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More new computer build nerdiness. Sorry, non-tech folks. Anyway, I… - The Veritable TechNinja [entries|archive|friends|userinfo]
The Veritable TechNinja

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[Dec. 16th, 2004|12:52 pm]
The Veritable TechNinja
[status |nerdynerdy]

More new computer build nerdiness. Sorry, non-tech folks. Anyway, I got the RAM for some reason. I checked crucial's site, and lo and behold, it let me start the order process for the 512MB DDR2-533 ECC DIMMs. I called to confirm they were in stock, they are. I'm beginning to lose faith in Crucial. Still swear by Micron parts, but Crucial is obviously scatterbrained when it comes to direct sales. They were $4 more per stick than the non-ECC DIMMs, so the extra protection against address failures is worth the nominal cost.
After an extremely informative conversation with c0nsumer last night, I rethought my hard disk configuration. Unfortunately, the ICH6R southbridge doesn't support RAID0+1 directly, so I don't know for sure if it might be worth going with a 4-drive 7200RPM configuration instead of the Matrix RAID Raptors. It is, however, cheaper to get 4 80GB, 7200RPM Seagates that support SATA NCQ (or cheaper still to get 4 80GB Western Digitals if NCQ and a marginal increase in average access latency wouldn't be worth it), so if I'd still end up with a faster volume than a single Raptor. I've been reading a lot of conflicting reports about the real-world speed increases in going with Raptors over standard home-use drives, and the worth of striping in desktop systems. I'd like the fastest system I can reasonably build, but I'd also like to avoid wasting $200 on a 2% speed increase and end up with a less reliable volume. Anyone play with RAID for the desktop or WD Raptors yet?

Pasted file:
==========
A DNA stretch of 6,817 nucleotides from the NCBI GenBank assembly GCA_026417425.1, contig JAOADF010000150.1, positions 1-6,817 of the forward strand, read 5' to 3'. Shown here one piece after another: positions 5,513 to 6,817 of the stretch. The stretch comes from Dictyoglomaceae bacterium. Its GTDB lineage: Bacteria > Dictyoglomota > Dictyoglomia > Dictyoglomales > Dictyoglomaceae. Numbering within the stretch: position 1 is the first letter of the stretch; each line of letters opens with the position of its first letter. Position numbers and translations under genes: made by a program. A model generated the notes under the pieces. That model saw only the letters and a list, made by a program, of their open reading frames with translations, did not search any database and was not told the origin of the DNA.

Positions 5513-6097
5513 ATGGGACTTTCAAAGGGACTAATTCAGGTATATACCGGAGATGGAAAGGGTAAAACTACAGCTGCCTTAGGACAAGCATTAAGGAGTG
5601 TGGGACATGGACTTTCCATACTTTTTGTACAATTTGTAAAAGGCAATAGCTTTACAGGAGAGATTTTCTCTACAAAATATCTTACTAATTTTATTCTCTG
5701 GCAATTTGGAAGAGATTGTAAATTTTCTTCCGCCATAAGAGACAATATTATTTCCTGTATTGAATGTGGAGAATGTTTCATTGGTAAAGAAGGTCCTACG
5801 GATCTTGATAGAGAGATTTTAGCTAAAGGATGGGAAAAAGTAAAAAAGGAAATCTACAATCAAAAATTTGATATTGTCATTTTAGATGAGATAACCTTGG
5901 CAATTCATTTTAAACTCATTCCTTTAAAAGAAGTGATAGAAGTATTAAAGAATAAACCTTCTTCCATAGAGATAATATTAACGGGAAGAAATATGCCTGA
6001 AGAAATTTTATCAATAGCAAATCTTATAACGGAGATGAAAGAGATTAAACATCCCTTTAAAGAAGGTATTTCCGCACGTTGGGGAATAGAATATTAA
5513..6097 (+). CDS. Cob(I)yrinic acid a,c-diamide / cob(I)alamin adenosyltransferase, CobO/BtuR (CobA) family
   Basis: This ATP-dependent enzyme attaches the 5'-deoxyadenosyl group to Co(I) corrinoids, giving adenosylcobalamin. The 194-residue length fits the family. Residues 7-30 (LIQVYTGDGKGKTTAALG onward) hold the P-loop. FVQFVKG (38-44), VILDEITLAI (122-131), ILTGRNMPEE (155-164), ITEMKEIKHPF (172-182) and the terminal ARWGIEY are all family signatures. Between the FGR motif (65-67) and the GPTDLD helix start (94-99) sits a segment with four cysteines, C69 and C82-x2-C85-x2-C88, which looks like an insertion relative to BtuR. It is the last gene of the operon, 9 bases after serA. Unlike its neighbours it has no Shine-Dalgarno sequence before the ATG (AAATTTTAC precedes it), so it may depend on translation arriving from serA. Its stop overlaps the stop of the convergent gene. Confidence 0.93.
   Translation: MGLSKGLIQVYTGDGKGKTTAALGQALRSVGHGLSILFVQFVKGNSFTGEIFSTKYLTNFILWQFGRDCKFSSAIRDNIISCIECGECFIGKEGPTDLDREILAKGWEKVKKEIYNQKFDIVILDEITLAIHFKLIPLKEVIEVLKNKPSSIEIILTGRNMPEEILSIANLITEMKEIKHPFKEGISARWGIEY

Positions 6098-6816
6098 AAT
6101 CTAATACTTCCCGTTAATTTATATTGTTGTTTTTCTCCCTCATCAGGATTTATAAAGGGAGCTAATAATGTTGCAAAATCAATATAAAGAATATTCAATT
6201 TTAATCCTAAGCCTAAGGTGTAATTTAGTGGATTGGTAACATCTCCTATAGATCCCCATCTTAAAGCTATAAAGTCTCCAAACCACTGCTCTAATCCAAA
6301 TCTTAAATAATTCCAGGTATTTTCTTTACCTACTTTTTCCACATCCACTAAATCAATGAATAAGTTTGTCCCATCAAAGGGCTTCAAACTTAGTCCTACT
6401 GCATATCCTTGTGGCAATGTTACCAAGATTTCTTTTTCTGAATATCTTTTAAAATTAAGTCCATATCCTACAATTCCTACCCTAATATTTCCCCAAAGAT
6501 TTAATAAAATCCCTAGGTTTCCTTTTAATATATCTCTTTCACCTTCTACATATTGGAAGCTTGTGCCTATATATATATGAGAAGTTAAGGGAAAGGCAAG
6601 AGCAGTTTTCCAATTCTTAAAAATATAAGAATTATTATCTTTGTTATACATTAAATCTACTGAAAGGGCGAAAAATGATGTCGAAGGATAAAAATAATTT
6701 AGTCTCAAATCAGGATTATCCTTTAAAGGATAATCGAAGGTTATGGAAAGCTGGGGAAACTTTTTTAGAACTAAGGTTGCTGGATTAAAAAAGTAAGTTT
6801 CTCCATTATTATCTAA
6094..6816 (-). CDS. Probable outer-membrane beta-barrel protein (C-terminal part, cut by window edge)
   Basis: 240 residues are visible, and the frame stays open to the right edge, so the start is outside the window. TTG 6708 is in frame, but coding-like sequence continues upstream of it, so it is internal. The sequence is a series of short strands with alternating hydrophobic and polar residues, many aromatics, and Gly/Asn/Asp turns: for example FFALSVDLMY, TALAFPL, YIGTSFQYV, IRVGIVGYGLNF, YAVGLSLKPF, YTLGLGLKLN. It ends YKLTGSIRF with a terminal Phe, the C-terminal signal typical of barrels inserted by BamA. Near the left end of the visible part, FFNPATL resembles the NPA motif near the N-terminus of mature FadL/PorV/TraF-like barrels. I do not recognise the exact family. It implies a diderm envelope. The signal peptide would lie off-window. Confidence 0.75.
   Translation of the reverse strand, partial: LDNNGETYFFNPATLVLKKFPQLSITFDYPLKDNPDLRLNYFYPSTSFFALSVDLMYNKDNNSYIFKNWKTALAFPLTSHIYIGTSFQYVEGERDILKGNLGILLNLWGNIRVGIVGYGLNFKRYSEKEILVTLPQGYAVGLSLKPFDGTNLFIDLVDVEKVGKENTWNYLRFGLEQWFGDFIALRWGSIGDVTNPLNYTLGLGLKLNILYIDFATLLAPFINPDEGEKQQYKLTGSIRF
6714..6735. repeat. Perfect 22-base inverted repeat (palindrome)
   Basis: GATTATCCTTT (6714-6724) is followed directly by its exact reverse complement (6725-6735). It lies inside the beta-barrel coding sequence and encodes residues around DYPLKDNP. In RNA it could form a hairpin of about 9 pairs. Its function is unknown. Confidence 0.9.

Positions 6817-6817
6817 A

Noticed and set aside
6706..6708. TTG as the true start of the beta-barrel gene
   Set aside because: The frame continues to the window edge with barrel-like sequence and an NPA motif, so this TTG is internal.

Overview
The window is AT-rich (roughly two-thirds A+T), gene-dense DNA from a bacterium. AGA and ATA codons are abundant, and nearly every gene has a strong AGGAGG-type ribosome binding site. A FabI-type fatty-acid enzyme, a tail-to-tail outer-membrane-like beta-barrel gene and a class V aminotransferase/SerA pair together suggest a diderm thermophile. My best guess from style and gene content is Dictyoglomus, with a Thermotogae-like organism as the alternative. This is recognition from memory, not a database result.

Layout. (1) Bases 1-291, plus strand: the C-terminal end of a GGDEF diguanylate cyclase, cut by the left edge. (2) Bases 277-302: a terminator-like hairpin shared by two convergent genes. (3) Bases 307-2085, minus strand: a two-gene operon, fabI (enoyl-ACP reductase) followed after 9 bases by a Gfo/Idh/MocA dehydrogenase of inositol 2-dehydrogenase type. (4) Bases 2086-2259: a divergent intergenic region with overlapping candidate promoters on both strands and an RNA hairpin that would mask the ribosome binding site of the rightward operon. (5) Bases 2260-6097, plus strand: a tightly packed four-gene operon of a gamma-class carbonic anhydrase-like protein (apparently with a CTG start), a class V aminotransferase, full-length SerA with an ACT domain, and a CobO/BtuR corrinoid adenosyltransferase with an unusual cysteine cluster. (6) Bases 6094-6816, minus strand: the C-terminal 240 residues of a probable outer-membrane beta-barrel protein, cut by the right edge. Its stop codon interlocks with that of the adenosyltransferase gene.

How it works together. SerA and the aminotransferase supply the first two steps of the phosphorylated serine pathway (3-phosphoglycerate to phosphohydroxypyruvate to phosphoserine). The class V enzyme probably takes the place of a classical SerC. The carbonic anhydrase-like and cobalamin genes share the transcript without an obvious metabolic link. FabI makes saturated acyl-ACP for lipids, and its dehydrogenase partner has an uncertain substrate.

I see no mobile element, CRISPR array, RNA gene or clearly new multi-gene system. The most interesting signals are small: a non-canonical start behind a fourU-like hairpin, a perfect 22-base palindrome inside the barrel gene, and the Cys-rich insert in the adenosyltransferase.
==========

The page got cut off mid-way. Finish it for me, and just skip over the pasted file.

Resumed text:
EDIT: Here's how the Matrix RAID layout would go. Western Digital Raptors are 2-platter, 72GB, server-class U320 SCSI disks that had their U320 interface replaced with a SATA header. I'd have each on their own channel, on the same controller. Matrix RAID is essentially partition RAID, which allows you to create "partitions" on the disk on which you can create RAID arrays. I would first create a 16GB stripe across both disks, then JBOD (just plain glomb together) the rest of the two drives. That way, I would have just the fastest part of both disks in a stripe, making that volume as fast as possible. That's where I'd install my OS, apps, and swap file. Not entirely sure if it'd be worth creating another 4GB stripe just for the swap file. The rest would be ~100GB of space for data.